I’ve been sitting on this blogpost for a very long time. Months and months in fact. Which in itself is pretty relevant to the subject matter of it.
When I first heard about the book Chicks Dig Time Lords: A Celebration of Doctor Who by the Women Who Love It I have to admit I was puzzled by it. The title seemed to sum me up, I am after all a female fan of Doctor Who, but I didn’t really understand why the book was necessary. I don’t watch and enjoy Doctor Who or any of the other geeky or sporty things I like differently because I’m female, so why was it necessary to have a book about being a female fan?
It was released and I heard positive things about the book but remained bemused. Then the nominations for the 2011 Hugo Awards were announced and Chicks Dig Time Lords was nominated in the Best Related Work category, and went on to win it. I decided I probably needed to give the book a go to see if I could work out why it was so highly regarded, bought a copy of it and put it on my bookshelf.
Roll on spring 2013, my understanding of a lot of things had changed and my eyes had become opened to many new things (the internet is a wonderful educator). For reasons I absolutely do not remember I picked up my copy of Chicks Dig Time Lords and started to read the first essay. I read a handful of essays on my first sitting, and then over the next few months read the whole book an essay or two at a time – wanting to spread them out and give myself time to think about what they’d had to say.
I was so very wrong in my first assessment of the book. I completely misinterpreted what the book was about and why it existed. The book isn’t a collection of essays about being a female Whovian, it’s a collection of essays by and about Whovians who happen to be females. And that is such an important distinction, one I needed time and learning to be able to spot, let alone understand.
For all manner of geeky things there are a range of publications both print and digital that give fans a voice. I’m aware that whilst these publications exist women’s contributions are generally less common than men’s. That is what this book has done – it’s given a safe space for women to share their thoughts and opinions. I do think the balance has started to shift a little since the book was published in 2009, but there’s still such a very long way to go.
As a female geek and sports fan I have always known that my voice is a quiet, frequently unheard and sometimes unwelcome one. My presence in both arenas has not been without its difficulties, my gender has time and again gone against me – from dismissive comments assuming the nature of my interest (apparently it’s all about the hot men) to suggestions that my knowledge needed to be tested to ensure I did genuinely belong there. My stories are sadly common amongst female fans, and I count myself lucky (and isn’t that in itself a sad state of affairs) that my experiences whilst irritating, patronising and downright unreasonable are firmly at the very mild end of the scale of the abuse experienced by other women.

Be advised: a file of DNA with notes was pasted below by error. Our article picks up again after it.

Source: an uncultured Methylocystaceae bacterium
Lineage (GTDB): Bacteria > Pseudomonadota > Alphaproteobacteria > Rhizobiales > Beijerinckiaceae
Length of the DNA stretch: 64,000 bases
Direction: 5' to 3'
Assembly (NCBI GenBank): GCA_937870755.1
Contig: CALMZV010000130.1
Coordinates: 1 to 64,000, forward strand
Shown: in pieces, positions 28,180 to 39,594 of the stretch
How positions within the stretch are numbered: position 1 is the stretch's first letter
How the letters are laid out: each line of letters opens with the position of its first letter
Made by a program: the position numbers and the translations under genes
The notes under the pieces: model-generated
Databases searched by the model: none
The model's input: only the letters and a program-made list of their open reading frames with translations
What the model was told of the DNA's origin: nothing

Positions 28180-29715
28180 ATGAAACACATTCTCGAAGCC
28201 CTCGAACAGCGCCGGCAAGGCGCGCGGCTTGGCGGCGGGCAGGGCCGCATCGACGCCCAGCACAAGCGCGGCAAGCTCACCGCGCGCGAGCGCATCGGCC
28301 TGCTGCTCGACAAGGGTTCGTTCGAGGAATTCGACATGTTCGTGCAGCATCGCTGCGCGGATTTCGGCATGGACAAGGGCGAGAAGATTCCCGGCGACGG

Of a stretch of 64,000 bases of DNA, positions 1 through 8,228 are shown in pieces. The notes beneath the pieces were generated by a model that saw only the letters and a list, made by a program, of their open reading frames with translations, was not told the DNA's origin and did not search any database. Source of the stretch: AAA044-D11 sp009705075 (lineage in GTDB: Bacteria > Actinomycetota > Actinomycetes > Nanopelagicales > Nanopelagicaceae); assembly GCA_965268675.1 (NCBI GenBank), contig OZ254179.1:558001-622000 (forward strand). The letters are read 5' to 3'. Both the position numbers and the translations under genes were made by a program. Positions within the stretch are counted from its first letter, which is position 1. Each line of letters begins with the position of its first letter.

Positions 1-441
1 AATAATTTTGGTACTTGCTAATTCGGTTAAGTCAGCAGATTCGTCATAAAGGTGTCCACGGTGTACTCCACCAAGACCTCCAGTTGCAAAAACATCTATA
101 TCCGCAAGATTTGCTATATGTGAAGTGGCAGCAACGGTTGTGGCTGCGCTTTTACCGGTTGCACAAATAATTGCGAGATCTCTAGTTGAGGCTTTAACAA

I have plenty of thoughts and opinions on the things I am passionate about. I shy away from sharing them publicly, particularly on my blog. There have been odd posts over the years, but far too many times there have been little voices telling me I don’t know enough, don’t have the background, don’t belong, shouldn’t be writing about that particular topic. And so I haven’t.
(As an aside, the one post I did write that always comes to mind is the one I wrote on my old blog about The Sarah Jane Adventures. Someone whose opinion I really respect read it, and misinterpreted a really ambiguous sentence I’d written. They commented about it, and it still makes me cringe to remember years after. A lesson learnt.)
This is the year I’m going to make a change. I have this space all of my own and I’m going to use it to be me. I’m going to write posts about things I love and care about, and actually hit the publish button. I’m going to write more posts about the random thoughts that often fill my brain, things that leave me pondering but I convince myself no one else could possibly care about.
One of my concerns about writing about these things is that I won’t be any good at it – but as I tell my Beaver Scouts the only way to get better at something is to practice. I think it’s about time I took my own advice. I’m going to ignore the voice in my head that comes up with all the reasons why I shouldn’t, I’m going to stop caring about the fact I’m a girl, stop caring about the fact I might get something a bit wrong, and I’m going to take the leap and just get on with it.
My blog, my thoughts, and there’s no one who can tell me what I can and can’t do.